Poetry: Mr. Bill’s Dream Logic (NaPoWriMo) Day Twenty-one

My poem challenge today was to write a poem that incorporates wild, surreal images. I was to use writing that doesn’t make formal sense, but engages all the senses and involves dream logic.

Well-known strangers speak
without talking, to us much younger
than before when it was me,
but not I; colors of unseen
monochrome images of unlimited
limitations. Chases by odorless fears
of panic unharmed—yelling out into
this empty reality of unfolding challenges
without beginnings or ways to an end.
Movement without effort, watching
as space and time pass unchallenged
by a pointlessness of futile efforts.
Yell out! Why? The dogs.

A colorless kaleidoscope of
meaningful meaningless images,
sounds unheard, spoken with
windless breaths. Fear seeing
through closed eyes, hearing with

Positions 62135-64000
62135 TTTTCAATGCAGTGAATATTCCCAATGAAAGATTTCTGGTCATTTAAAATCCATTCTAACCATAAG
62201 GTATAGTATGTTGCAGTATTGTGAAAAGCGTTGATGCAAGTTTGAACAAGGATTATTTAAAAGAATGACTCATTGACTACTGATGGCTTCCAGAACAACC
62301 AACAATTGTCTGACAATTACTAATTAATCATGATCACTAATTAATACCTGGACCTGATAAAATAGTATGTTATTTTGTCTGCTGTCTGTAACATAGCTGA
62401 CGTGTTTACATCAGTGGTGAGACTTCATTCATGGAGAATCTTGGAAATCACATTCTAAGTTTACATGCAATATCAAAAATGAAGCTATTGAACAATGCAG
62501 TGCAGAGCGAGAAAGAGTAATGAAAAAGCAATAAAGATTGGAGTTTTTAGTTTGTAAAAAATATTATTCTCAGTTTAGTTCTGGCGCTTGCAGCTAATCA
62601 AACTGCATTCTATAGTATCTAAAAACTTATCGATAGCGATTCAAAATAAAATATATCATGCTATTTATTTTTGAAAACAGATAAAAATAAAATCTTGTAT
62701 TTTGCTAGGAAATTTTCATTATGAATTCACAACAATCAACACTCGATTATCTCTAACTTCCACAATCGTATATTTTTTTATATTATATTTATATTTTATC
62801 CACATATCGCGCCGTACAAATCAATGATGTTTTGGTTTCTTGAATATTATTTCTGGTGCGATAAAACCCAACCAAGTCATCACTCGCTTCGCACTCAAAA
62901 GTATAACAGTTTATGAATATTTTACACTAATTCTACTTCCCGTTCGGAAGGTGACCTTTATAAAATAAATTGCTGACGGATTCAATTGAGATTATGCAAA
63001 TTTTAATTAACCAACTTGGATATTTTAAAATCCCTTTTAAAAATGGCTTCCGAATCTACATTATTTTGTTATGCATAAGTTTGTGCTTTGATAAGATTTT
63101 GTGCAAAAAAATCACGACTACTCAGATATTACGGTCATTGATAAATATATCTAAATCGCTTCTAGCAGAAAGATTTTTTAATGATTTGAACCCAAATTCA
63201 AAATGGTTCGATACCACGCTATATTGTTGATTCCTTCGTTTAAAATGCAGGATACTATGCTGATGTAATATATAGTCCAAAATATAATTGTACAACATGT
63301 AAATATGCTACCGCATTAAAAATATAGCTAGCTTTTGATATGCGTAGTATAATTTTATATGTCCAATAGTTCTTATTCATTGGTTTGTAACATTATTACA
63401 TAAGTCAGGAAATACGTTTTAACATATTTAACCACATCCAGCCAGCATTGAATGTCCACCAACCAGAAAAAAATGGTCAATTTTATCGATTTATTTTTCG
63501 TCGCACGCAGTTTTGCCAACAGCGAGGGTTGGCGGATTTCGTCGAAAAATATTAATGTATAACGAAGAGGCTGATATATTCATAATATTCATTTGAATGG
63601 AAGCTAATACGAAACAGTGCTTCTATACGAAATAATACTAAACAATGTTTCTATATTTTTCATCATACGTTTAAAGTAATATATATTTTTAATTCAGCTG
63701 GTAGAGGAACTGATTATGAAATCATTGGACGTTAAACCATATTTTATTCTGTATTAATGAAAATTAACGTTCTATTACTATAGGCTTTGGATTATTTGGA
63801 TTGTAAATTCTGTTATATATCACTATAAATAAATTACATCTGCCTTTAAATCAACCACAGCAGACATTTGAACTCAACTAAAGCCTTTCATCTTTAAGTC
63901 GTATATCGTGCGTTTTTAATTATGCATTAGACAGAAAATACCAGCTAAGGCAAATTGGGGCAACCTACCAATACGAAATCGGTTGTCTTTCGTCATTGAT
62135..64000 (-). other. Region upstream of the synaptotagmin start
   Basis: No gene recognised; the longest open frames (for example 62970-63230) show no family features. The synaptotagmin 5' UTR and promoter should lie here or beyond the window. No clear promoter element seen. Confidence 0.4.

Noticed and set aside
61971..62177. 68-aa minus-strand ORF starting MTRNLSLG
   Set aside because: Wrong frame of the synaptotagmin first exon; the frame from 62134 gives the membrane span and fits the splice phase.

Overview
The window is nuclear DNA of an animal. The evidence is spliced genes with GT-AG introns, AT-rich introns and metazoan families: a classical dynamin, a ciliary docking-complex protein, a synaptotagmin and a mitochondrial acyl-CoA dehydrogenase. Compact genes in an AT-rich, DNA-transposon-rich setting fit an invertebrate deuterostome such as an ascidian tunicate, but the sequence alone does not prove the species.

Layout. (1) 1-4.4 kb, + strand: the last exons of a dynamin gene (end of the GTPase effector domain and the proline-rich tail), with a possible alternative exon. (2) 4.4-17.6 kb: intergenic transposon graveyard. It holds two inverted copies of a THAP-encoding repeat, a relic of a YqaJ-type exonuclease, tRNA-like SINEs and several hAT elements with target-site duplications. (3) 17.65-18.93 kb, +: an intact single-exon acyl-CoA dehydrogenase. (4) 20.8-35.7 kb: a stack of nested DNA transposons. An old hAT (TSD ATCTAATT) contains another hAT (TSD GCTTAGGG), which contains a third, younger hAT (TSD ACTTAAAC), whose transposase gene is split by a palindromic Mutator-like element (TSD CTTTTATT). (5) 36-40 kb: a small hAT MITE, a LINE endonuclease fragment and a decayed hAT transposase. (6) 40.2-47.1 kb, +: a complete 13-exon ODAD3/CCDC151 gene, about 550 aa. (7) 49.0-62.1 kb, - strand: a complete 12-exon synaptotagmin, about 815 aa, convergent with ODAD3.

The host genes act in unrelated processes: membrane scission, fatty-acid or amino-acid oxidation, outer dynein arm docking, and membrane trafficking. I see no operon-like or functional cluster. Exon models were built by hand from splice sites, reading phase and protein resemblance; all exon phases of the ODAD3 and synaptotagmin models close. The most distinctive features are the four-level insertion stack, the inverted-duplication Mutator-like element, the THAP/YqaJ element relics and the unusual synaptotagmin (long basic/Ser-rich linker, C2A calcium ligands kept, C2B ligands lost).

deaf ears, brown hair on bald men,
run, kick, yell, stop, breathing.
Fight back!
Awaken,
let go. Rewind. Dream On!
Dream real.

© Bill Reynolds 4/21/2019

Is this a dream within a dream?
Look both ways for unseen meaningless threats, gapless gorges, and mindful mindlessness.

 

Poetry: Evil Darkness Denied (NaPoWriMo) Day Thirteen

Today, I wrote a poem about something “mysterious and spooky!” (As the prompt challenge defined it.) I mused the denied duality of human nature as set forth in the classic Jekyll and Hyde, The Strange Case of Dr. Jekyll and Mr. Hyde [1886] by Robert Louis Stevenson. My review of the book is here.

***

Not evil I but you
Live with a darkness
of truth denied with
not to Hide mind
what must be true.

Wretched are you
to ask me to see